ECTRIMS 2016: Bone Marrow Transplantation (HSCT)

It’s nighttime here in London, England after the first full day of ECTRIMS – the European Committee for Treatment and Research in MS. This meeting is the world’s largest gathering of MS researchers in the world, with more than 8,000 clinical and research professionals from across the globe, including many Society-funded researchers and fellows, meeting to share their cutting-edge research findings, to network and collaborate. (All of the short summaries, or abstracts, presented at the meeting can be freely accessed here.)
It was a jam-packed day of science!  For this blog, I want to share my impressions of a staged debate that was focused on the topic of hematopoietic (bone marrow) stem cell transplantation – HSCT for short.
There is  a lot of interest in the potential of HSCT for treating MS, especially aggressive relapsing remitting forms, and this interest has intensified by recent success stories from studies like this one from the University of Ottawa and this one from Northwestern University. Yet there are still lots of unknowns in terms of who might benefit, what’s the best treatment regimen, and how to weigh potential benefits against risks for any particular individual.
For those familiar with this approach, feel free to skip to the next paragraph. For those not familiar, HSCT attempts to “reboot” the immune system and stop the inflammation that damages the brain and spinal cord in MS. Blood-producing stem cells from a person’s own bone marrow or blood are collected and stored, and the rest of a person’s immune cells are depleted by chemotherapy. Then the stored stem cells are reintroduced to the body, and they migrate to the bone marrow and over time produce new white blood cells. Eventually – usually within 3 to 6 months – they repopulate the body with immune cells. This serves to reset the immune system and stop the inflammation that contributes to active relapsing MS. (More information about HSCT is available here.)
For the ECTRIMS debate, arguing for the use of HSCT to treat very active relapsing remitting MS was Dr. Gianluigi Mancardi from the University of Genoa in Italy. Arguing not exactly against, but for more head-to-head evidence as to how HSCT stacks up against the most powerful approved treatments, was Dr. Jeffrey Cohen from the Cleveland Clinic. Both are experienced and thoughtful MS neurologists and researchers.
Dr. Mancardi made the point that HSCT was originally attempted for people with advanced disability in later, progressive stages of MS, for whom there were – and still are – few other treatment options. For these early attempts, the results were unreliable, and there was also a high risk of death from the procedure, so it was reserved as a “last resort.” Over many years the procedure has been refined making HSCT safer (although a risk for serious side effects and even death remains for some approaches). Through trial and error, there’s been a realization that this approach addresses the early inflammatory stages of relapsing MS, and doesn’t appear to be beneficial for less inflammatory, more progressive stages of MS. Dr. Mancardi argued that there is a place for HSCT for treating aggressive MS that is unresponsive to conventional MS therapies, but also noted that definitive trials are needed to determine its place in the MS treatment landscape. (Abstract 149)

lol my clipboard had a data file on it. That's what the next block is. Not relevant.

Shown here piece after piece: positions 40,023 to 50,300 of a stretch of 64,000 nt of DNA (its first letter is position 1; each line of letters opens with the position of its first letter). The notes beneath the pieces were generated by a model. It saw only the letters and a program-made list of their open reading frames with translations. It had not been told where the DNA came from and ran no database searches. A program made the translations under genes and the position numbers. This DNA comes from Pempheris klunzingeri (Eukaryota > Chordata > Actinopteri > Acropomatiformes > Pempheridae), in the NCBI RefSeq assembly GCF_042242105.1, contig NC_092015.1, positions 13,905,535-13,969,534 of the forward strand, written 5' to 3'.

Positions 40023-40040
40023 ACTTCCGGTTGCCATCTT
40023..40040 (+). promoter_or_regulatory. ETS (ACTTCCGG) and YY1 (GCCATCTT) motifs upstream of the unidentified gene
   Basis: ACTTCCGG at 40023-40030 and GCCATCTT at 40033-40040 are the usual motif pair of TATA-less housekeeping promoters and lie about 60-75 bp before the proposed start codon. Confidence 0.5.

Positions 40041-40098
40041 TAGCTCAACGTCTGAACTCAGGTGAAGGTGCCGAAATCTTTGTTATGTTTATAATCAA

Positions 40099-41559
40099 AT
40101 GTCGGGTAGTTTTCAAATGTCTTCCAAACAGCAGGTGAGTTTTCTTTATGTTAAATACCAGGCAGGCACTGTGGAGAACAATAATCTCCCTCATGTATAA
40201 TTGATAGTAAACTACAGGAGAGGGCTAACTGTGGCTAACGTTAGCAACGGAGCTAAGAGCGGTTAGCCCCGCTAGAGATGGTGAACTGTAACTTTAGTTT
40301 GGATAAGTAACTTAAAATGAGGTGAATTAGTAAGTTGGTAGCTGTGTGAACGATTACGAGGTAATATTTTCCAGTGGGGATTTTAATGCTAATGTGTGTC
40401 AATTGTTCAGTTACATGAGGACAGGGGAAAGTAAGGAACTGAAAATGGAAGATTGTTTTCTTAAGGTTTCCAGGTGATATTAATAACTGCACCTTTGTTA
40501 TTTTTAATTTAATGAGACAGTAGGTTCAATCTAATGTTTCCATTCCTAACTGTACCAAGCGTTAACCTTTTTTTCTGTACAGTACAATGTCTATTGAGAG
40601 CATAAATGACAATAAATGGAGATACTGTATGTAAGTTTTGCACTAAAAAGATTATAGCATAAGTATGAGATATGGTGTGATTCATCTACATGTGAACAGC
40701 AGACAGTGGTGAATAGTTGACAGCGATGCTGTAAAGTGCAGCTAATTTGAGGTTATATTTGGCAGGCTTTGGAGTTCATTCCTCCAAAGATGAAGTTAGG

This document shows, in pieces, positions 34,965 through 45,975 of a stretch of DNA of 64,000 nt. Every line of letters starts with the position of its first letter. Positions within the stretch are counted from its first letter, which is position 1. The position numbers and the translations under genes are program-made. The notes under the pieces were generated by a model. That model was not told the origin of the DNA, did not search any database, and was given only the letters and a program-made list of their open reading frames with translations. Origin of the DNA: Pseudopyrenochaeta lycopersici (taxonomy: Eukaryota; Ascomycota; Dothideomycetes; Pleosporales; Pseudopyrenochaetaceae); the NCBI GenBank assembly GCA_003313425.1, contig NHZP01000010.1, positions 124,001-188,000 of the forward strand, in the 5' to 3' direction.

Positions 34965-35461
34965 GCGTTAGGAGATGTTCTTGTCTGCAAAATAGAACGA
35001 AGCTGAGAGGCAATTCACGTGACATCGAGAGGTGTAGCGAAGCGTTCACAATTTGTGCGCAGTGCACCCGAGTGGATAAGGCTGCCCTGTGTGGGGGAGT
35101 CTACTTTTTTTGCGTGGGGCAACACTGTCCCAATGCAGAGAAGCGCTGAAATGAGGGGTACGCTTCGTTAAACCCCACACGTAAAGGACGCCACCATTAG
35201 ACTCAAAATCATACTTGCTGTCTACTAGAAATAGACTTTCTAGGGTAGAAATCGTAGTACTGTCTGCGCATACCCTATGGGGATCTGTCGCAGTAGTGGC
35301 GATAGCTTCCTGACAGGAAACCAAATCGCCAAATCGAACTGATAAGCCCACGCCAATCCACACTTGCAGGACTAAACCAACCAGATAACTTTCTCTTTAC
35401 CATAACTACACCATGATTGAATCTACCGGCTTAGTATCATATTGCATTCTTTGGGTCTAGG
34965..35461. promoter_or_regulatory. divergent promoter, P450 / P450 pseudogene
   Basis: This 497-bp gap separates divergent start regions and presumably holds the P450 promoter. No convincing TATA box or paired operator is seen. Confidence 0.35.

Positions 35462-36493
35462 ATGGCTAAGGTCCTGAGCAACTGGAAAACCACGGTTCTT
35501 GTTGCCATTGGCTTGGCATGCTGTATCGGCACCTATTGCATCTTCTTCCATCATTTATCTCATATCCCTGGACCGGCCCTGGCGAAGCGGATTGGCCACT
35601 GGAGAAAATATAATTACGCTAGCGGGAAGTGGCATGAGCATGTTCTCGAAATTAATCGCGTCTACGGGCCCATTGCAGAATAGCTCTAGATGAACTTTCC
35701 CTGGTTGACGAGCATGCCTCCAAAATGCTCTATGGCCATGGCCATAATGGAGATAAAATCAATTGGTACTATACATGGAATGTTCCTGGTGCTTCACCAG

Dr. Cohen agreed that improved approaches to immune cell depletion have improved the safety of HSCT when done by highly experienced centers, and its use in aggressive, relapsing MS has led to success stories of long-term absence of further disease activity and in some cases, even recovery of function. He reasoned, though, that HSCT trials have generally been small and uncontrolled (not randomized or blinded), and that HSCT has not been pitted against a powerful disease-modifying therapy in a head-to-head, well controlled clinical trial. He suggested that until such a trial is completed, HSCT should not generally be used to treat relapsing MS. (Abstract 150)
I’m not sure who won the debate, but one thing most agree on is the need for evidence from a larger, well-controlled trial to understand the best regimen, the most responsive patient population, and the comparative effectiveness of this approach against powerful immune-modulating therapies now available.
Want to read more? I recommend our Webpages focusing on HSCT, which provide FAQs and information on clinical trials recruiting participants. You’ll also find other ECTRIMS presentations on HSCT by following these links: 1, 2, 3, 4, 5
Stay tuned for more blogs providing the latest research results from ECTRIMS. 
Tags Relapsing MS, Research, Treatment      2

Bruce Bebo, PhD

Bruce Bebo, PhD, is Executive Vice President, Research at the National MS Society, and was previously a research immunologist focusing on the influence of sex hormones on MS. He is a driven and passionate Society volunteer, successful fundraiser and advocate, fueled in part by the fact that his mother had MS.